Clint Eastwood will be starting production of a new film in Atlanta, Georgia, standing against the tide of Hollywood stars and studios that threatened to boycott the state’s burgeoning film industry over its “heartbeat” abortion bill.
According to NBC,“The Ballad Of Richard Jewell,”, directed and produced by Eastwood through his Malpaso production banner, will be made in Atlanta.
Eastwood has been in talks with Disney and Fox about distribution, according to the news station.
Last year Eastwood shot parts of his last film “The Mule” in Atlanta.
Earlier this year, when Georgia state legislators began to push through legislation that would ban abortions once a doctor can detect a heartbeat in the unborn child, nearly 50 Hollywood celebrities and dozens of film production companies threatened to take their business elsewhere.
In a letter, the actors vowed to leave the state if the bill was signed into law, Deadline reported. Those who signed their name include Amy Schumer, Amber Tamblyn, Alec Baldwin, Don Cheadle, Rosie O’Donnell, Patton Oswalt, Sarah Silverman, Essence Atkins, Uzo Aduba, Gabrielle Union, Christina Applegate, Ben Stiller, Sean Penn, David Cross, Mia Farrow, Colin Hanks, and Bradley Whitford.
Georgia has been dubbed the Hollywood of the South in recent years. In 2016 more major feature films were made in Georgia than in California, according to Time magazine.
Last year, with Marvel Studios moving to the state, Georgia-produced films dominated the box office. “Black Panther,” “Avengers: Infinity War,” and “Ant-Man and the Wasp” all had parts that were shot in Atlanta.
Georgia Gov. Brian Kemp signed the bill on May 7, becoming the fourth governor in the country to sign such a bill in the past year, joining the governors of Kentucky, Mississippi, and Ohio. Iowa enacted a similar bill last year. Republicans in 10 other states have introduced similar bills.
The Living Infants Fairness and Equality Act allows for later abortions in cases of medical emergencies. In cases of rape or incest, the woman would be required to file an official police report.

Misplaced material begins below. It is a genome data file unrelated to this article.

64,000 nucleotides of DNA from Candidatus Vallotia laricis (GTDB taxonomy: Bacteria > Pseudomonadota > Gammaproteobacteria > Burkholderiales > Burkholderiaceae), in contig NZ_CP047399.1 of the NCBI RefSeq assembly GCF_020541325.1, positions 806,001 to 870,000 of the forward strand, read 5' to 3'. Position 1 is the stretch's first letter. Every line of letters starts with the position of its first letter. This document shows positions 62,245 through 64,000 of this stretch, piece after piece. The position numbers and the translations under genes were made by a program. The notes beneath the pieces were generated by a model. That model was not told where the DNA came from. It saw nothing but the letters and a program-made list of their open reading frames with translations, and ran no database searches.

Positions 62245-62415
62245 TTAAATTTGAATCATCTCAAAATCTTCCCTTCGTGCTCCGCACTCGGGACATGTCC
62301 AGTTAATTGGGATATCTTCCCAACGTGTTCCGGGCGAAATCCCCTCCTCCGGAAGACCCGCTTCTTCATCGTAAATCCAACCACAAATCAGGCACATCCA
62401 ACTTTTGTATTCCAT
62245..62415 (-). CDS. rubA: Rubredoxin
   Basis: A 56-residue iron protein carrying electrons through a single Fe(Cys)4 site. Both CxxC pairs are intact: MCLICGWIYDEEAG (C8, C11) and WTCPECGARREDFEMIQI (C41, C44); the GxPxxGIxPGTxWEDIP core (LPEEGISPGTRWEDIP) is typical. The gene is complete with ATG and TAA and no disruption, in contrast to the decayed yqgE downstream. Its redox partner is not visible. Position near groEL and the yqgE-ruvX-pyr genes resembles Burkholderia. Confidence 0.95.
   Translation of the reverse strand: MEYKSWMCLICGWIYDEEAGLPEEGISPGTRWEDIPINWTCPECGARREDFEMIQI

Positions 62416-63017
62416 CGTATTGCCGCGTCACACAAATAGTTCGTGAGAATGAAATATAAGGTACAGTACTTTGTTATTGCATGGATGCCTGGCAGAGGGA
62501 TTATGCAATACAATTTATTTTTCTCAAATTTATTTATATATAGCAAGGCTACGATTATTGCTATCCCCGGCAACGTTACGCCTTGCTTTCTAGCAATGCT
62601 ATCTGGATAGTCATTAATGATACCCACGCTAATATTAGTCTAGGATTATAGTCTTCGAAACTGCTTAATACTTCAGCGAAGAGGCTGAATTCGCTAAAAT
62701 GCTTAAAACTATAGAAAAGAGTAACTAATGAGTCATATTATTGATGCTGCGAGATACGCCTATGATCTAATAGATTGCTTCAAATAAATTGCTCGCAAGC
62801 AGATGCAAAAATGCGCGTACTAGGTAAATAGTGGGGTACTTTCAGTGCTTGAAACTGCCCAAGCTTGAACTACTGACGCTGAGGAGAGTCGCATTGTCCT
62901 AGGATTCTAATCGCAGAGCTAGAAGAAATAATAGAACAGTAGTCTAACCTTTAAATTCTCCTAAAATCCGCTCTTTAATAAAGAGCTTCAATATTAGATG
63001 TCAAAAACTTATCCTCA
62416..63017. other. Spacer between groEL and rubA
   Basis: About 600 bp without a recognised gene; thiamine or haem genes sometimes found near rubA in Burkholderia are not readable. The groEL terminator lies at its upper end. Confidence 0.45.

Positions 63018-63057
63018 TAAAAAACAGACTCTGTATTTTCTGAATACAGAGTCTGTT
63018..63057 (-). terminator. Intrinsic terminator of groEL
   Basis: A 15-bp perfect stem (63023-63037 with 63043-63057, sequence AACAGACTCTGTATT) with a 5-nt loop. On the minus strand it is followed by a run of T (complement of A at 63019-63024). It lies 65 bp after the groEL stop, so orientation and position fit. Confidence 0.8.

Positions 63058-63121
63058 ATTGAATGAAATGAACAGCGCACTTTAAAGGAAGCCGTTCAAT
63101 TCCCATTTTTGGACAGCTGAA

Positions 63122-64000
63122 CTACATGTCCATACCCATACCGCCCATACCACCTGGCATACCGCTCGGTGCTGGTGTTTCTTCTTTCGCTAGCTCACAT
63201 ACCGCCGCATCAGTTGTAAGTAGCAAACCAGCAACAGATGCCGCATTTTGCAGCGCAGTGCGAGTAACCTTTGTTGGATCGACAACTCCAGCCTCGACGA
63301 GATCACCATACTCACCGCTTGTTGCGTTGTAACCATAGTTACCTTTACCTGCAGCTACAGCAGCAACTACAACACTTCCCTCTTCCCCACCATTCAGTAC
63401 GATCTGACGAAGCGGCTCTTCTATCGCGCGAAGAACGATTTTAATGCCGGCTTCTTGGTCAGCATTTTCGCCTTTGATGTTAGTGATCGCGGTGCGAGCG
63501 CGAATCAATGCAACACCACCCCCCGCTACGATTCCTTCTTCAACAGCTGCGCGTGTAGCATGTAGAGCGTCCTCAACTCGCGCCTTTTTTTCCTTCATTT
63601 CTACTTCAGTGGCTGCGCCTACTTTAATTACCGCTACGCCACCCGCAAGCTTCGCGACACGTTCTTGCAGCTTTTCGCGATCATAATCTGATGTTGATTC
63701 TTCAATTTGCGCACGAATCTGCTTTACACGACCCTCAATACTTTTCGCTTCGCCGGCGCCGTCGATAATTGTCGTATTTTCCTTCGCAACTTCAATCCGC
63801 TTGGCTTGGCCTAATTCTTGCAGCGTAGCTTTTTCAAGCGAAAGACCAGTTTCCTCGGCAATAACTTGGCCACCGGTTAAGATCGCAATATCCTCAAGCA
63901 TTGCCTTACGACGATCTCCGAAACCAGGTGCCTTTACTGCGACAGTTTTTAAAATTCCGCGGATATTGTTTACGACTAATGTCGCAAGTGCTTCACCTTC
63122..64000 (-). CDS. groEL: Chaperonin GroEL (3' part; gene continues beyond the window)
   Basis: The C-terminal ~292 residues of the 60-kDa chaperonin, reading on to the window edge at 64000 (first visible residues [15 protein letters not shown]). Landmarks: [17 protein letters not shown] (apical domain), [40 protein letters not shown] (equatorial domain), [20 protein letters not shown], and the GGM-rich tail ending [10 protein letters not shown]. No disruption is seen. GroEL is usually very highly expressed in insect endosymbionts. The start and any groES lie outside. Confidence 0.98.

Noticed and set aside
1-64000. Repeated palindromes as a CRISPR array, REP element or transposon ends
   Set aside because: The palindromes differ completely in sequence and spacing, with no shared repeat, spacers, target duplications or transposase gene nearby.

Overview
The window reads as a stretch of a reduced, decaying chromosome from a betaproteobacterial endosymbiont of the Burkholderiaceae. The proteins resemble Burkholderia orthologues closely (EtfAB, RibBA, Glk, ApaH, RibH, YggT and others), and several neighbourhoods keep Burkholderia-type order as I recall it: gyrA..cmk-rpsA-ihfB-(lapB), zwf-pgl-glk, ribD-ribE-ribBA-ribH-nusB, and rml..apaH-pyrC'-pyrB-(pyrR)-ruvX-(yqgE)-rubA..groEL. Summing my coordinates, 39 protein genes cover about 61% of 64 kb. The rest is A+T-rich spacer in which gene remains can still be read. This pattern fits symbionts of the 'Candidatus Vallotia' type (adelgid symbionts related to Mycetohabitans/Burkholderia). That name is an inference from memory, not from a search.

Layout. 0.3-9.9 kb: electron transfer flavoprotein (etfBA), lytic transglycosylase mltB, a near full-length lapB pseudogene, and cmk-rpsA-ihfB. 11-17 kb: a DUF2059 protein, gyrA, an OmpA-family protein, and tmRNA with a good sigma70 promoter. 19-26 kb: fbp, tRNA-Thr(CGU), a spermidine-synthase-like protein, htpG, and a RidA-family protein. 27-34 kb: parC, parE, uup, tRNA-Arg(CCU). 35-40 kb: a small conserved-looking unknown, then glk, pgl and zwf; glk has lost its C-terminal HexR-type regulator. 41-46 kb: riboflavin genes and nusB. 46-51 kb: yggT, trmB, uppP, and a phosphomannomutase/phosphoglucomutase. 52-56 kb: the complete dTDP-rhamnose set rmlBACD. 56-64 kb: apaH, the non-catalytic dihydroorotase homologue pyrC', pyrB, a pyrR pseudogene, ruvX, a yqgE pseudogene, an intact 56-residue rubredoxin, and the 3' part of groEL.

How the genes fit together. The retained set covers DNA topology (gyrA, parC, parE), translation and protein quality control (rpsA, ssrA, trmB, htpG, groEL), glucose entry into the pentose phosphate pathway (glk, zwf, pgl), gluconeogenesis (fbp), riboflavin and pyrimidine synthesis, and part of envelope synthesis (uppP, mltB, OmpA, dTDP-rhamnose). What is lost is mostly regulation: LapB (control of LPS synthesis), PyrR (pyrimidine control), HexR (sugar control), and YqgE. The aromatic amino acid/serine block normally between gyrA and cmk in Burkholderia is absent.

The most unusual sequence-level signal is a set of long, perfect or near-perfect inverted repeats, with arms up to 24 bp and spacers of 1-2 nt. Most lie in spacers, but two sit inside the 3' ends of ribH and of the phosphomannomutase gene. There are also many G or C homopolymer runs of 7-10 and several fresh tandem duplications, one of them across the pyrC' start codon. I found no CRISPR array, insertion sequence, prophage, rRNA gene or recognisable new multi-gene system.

“Georgia is a state that values life. We protect the innocent. We champion the vulnerable. We stand up and speak for those unable to speak for themselves,” Kemp said before signing the bill.
Critics see the so-called “heartbeat bills” as virtual bans because heartbeats can be detected in unborn children as early as six weeks, when mothers may not be aware they are pregnant.
Courts have blocked the Iowa and Kentucky laws, and the others face legal challenges. The American Civil Liberties Union of Georgia and the Center for Reproductive Rights have vowed to sue to stop the law.
“This law is bafflingly unconstitutional,” Elisabeth Smith, chief counsel for the center, said in a statement. “Bans like this have always been blocked by courts. We will be suing Georgia to make sure this law has the same fate.”
President Donald Trump appointed two conservative justices to the Supreme Court, improving the chances of limiting or overturning Roe v. Wade, a decision made by the top court that struck down state-level abortion restrictions.
Before 2016, Eastwood expressed broad support for Trump’s unabashed style. He told Esquire that the then-Republican presidential nominee was “onto something because secretly everybody’s getting tired of political correctness, kissing up.”
“That’s the kiss-ass generation we’re in right now,” said Eastwood. “We’re really in a pussy generation. Everybody’s walking on eggshells.”
Ivan Penchuokov contributed to this report.